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Jay McShann

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James Columbus; Hootie (1916- ) Pianist

Jay McShann is largely self-taught as a pianist. He worked with Don Byas in 1931, attended the Tuskegee Institute, and played in Tulsa, Oklahoma (1934), and in Arkansas; from December 1936 he belonged to a trio in Kansas City with Oliver Todd and the drummer Elmer Hopkins. After working in a group with Buster Smith and the trumpeter Dee Stewart he formed his own sextet in 1937, which became popular in the Country Club district. In late 1939 he formed a big band, which in the following year performed at the Century Room and Fairyland Park, and from 1941 he made recordings for Decca that featured the blues singing of Walter Brown. His band, which now included Charlie Parker, Gene Ramey, Gus Johnson, and the trumpeters Buddy Anderson and Orville Minor, made its first appearance in New York at the Savoy Ballroom in February 1942; in 1942-3 Jimmy Forrest and Paul Quinichette were members.

After serving in the army (1943-4) he re-formed his big band, which he led at the Savoy, at other clubs on 52nd Street in New York, and in California, where in the late 1940s he led a small group that included Jimmy Witherspoon. Later he moved again to Kansas City (after 1950), performed in the Midwest, and from 1969 into the 1980s appeared at festivals in the USA and abroad; he often toured as the leader of a trio, which included as his sidemen Claude Williams and the drummer Paul Gunther. McShann is noted for his percussive piano playing, which draws on elements of the blues and boogie-woogie; he also sings the blues in a nasal style reminiscent of that of Brown. He is the subject of Bart Becker's and Michael Farrell's film Hooties Blues (1978), and his performances figure prominently in the film The Last of the Blue Devils (1979).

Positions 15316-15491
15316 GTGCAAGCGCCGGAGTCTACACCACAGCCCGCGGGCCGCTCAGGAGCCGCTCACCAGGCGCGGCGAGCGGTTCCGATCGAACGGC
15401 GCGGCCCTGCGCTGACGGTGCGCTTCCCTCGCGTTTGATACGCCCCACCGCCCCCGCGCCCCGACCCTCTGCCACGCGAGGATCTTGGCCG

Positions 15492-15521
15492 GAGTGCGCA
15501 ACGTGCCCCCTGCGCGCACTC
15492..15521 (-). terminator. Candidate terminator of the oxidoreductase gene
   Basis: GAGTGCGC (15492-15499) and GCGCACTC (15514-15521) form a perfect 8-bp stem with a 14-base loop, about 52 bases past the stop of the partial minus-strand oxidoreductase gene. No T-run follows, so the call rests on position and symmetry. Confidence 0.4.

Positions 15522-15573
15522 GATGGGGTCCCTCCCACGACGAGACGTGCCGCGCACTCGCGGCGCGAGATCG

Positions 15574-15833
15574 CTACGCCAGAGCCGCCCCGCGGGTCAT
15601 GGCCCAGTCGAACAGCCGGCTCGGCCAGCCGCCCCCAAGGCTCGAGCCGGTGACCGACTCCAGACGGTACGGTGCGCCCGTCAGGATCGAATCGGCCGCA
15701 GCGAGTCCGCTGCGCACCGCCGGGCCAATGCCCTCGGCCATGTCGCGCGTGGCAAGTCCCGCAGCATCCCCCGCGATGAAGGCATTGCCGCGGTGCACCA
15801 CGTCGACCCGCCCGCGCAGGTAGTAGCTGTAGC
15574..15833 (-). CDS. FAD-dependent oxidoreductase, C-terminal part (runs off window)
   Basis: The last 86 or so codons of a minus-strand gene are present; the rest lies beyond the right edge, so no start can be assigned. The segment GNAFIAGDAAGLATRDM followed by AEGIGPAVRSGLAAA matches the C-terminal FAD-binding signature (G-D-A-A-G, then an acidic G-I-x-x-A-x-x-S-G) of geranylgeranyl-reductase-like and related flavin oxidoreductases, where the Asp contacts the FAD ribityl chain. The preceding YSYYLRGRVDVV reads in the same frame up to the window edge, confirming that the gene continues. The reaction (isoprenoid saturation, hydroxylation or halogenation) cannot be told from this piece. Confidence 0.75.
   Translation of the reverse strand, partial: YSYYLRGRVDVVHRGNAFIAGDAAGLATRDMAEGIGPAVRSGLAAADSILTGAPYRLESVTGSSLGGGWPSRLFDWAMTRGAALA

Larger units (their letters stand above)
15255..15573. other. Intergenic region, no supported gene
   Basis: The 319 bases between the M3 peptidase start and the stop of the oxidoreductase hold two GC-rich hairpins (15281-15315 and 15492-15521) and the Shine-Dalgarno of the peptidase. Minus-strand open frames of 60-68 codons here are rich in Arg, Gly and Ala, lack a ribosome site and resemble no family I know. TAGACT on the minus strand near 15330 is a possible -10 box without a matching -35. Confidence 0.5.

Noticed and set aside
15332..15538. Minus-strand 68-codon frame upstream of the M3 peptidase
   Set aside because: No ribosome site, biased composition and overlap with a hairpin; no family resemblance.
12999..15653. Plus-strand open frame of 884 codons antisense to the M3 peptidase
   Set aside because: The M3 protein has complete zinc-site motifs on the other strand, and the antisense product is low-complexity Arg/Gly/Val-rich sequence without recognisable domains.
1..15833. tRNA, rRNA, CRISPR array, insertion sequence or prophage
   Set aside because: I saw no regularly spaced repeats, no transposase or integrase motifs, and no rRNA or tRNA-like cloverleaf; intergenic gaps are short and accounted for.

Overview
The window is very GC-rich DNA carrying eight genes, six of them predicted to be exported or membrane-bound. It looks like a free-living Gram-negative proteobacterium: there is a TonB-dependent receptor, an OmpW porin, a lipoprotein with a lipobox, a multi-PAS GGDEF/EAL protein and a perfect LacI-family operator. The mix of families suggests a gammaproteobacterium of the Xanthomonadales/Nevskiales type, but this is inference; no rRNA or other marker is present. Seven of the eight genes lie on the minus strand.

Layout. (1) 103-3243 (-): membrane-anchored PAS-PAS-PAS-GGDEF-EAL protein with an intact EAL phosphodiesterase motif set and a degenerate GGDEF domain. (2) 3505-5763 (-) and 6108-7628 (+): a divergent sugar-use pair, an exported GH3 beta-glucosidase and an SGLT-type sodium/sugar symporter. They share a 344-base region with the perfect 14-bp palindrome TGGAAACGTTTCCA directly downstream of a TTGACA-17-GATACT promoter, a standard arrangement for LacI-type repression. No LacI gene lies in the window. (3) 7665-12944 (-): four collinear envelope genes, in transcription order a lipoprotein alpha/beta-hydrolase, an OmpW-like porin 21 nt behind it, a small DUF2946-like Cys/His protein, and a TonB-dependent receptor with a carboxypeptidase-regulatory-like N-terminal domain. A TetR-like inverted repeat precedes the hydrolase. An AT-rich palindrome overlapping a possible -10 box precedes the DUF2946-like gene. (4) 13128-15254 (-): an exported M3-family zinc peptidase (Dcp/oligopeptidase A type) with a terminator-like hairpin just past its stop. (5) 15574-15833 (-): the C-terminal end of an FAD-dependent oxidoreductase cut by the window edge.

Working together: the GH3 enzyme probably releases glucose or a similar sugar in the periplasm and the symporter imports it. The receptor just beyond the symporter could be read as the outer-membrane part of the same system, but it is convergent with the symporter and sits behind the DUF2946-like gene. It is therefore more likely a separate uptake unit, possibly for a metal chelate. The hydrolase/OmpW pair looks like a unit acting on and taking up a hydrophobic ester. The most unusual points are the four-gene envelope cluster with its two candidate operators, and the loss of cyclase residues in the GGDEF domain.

The New Grove Dictionary of Jazz, Oxford University Press. All rights reserved. For personal, non-commercial use only. Copying or other reproduction is prohibited.
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